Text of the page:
Kenneth E. (Kenny) Stonestreet, Jr., met the late Natalie (Glover) Richardson of Noblesville, Indiana, in the late 1960s while they were attending Compton Community College in Los Angeles, California. It was the start of a more than 50-year friendship.
In the course of many conversations over the years, Natalie often talked to Kenny about her Hoosier hometown. On one occasion she told him about a historic white clapboard chapel in the rural countryside of Atlanta, Indiana, near her hometown. She explained that the descendants of “free” African-American farmers, who had migrated from North Carolina, gathered every year for a reunion at Roberts Settlement, the site of this chapel.
Kenny, a Detroit native, told Natalie that as a very young boy he had made several annual summer weekend trips to the Indiana countryside with his father and grandmother. Kenny vaguely recalled that their Indiana destination was a small rural church surrounded by lots of cornfields. Kenny did remember that everyone gathered at the chapel for a very big picnic! He could not recall the exact location of the chapel, but the setting seemed very similar to the one Natalie had often described. Kenny told Natalie that their conversations about the little white chapel always felt like “déjà vu moments!”
Over the years, Kenny became acquainted with many of Natalie’s relatives from Indiana, including her nephew, Bryan Glover, who moved to Los Angeles in 1979. When Kenny learned that Bryan was also from Noblesville, Kenny told Bryan about the occasions he visited a little church located in the Indiana countryside. He sensed that his family had an Indiana connection, but he didn’t know enough to explain the connection.
The mystery remained unsolved for many years, and Bryan moved back to Noblesville in 2007. In 2013, Bryan and a host of others were working on a short documentary film about the Roberts Settlement history and its legacy. While reviewing genealogical information pertinent to the Settlement, he discovered the name of Ella Hammonds and her spouse with the surname “Stonestreet.” Following a hunch that the church Kenny had remembered visiting with his father many years ago may have been Roberts Chapel church, Bryan decided to collect more information from Kenny regarding his family tree. Bryan phoned Kenny and his wife, Brenda, who still live in Southern California.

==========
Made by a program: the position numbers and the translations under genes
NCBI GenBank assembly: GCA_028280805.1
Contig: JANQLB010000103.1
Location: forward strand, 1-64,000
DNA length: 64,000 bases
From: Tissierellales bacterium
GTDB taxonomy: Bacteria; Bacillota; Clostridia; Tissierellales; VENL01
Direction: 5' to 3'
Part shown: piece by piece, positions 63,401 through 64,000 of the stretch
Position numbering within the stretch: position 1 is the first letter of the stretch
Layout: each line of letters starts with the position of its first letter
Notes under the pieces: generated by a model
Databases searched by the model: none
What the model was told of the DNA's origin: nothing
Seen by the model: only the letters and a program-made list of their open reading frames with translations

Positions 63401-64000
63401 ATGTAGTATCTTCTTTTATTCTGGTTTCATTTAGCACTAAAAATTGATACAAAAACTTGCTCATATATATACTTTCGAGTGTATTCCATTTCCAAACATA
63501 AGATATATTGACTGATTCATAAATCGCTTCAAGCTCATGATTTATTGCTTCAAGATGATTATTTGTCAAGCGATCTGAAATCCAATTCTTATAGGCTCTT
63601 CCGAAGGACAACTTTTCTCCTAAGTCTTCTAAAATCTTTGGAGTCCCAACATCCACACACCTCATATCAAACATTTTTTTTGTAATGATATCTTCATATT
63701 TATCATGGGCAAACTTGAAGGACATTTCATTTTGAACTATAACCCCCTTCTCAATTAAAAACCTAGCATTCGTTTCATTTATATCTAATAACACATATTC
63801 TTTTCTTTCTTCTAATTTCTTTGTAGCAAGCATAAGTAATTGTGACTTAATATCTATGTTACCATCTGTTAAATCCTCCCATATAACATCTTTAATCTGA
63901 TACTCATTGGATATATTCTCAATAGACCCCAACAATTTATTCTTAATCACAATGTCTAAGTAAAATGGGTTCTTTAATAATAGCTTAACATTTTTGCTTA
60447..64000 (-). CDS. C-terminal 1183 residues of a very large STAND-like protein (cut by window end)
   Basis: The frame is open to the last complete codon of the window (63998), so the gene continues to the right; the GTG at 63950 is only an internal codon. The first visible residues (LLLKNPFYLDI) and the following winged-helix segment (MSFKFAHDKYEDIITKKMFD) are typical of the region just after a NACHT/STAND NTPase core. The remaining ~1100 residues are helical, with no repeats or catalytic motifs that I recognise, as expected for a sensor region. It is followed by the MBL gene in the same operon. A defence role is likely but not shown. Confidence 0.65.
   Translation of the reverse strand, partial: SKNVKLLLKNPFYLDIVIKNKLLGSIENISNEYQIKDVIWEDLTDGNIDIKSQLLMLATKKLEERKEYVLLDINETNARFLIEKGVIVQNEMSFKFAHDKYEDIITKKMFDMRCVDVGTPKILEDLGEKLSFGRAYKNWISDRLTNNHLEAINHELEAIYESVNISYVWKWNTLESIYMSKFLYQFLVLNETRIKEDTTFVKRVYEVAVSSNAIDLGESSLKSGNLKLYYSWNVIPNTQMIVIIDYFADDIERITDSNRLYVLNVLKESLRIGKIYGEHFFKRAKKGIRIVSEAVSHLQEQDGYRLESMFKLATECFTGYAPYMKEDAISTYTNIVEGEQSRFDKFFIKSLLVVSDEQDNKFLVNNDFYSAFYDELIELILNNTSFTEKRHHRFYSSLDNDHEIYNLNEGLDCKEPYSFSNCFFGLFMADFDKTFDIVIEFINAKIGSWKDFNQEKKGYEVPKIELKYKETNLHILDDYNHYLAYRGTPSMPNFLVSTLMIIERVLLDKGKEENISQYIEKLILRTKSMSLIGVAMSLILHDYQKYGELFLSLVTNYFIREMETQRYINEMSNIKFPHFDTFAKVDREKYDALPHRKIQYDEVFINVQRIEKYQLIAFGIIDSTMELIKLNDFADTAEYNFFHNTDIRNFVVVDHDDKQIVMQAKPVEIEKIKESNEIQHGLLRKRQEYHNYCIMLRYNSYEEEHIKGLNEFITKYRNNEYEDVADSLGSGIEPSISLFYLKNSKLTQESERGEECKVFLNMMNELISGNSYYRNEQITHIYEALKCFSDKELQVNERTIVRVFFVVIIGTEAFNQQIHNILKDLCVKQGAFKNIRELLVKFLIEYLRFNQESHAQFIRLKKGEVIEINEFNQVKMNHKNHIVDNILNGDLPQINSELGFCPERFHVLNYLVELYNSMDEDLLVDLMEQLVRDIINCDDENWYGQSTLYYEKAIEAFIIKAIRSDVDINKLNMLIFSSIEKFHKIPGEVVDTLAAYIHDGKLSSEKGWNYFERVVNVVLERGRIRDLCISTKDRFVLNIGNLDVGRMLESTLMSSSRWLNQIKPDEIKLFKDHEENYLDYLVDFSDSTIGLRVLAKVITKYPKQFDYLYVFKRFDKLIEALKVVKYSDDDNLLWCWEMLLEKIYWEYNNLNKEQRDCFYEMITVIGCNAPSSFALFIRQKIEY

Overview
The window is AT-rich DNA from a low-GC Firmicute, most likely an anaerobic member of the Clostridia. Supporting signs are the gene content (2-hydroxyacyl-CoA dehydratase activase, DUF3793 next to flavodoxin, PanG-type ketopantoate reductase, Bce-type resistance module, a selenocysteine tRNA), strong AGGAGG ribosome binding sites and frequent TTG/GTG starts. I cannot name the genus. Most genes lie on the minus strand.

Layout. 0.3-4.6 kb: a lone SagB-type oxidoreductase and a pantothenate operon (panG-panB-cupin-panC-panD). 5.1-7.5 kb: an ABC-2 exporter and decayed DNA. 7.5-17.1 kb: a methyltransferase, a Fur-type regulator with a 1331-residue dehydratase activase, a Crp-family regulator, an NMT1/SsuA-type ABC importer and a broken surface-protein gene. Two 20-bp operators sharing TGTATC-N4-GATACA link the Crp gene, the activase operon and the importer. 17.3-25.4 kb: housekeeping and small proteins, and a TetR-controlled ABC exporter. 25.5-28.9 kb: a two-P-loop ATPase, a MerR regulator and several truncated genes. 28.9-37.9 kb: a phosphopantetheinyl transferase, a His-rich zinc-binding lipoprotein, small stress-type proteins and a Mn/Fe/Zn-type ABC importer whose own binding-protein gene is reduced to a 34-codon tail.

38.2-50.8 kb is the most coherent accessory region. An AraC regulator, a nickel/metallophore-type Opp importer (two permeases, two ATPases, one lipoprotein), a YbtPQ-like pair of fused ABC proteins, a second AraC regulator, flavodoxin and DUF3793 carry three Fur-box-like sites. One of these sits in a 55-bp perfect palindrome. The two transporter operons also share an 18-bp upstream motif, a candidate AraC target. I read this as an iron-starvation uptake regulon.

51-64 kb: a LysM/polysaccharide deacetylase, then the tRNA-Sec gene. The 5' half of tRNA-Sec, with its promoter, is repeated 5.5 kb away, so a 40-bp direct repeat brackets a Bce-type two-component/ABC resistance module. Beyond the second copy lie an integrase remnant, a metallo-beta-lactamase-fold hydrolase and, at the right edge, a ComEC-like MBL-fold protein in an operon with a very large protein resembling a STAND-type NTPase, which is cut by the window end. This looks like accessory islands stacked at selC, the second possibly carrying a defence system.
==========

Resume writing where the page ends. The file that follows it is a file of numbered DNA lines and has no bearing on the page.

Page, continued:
Kenny provided the name of his grandfather, and Census records in turn revealed the names of his great-grandparents, William and Ella (Hammonds) Stonestreet. Earlier records reflected that Ella Hammond’s parents were Thomas Hammonds and Sarah Roberts. Sarah was the daughter of Abner Roberts, son of Anthony Roberts, a resident of Beech Settlement (the Beech Settlement is in Rush County, Indiana)! Anthony Roberts was the brother of Elijah Roberts (Bryan’s third great-grandfather), one of the founders of Roberts Settlement.
The two settlements, Beech and Roberts, share many commonalities. Anthony Roberts (Kenny’s fourth great-grandfather) migrated from North Carolina in 1830 and farmed at Beech Settlement. The Settlement has a rich history and was an early farming community of “free” African-American migrants from the South. Descendants gather at Beech in August for an annual reunion in celebration of their ancestors’ legacy much like they do at Roberts Settlement. Like Roberts Chapel, “the Old Beech Church” is the remaining landmark for the Beech Settlement.
It is very possible that Kenny and the Stonestreet family attended the Roberts Settlement Homecoming; however, in all likelihood Kenny’s visit as a young boy to a “place” that stood in the Indiana cornfields was probably the historic Beech Settlement.
Bryan’s genealogical research revealed that he and Kenny are fifth cousins, once removed. Not only can Bryan and his family claim Kenny as a friend of more than 50 years, he can now claim Kenny as part of his Roberts kindred!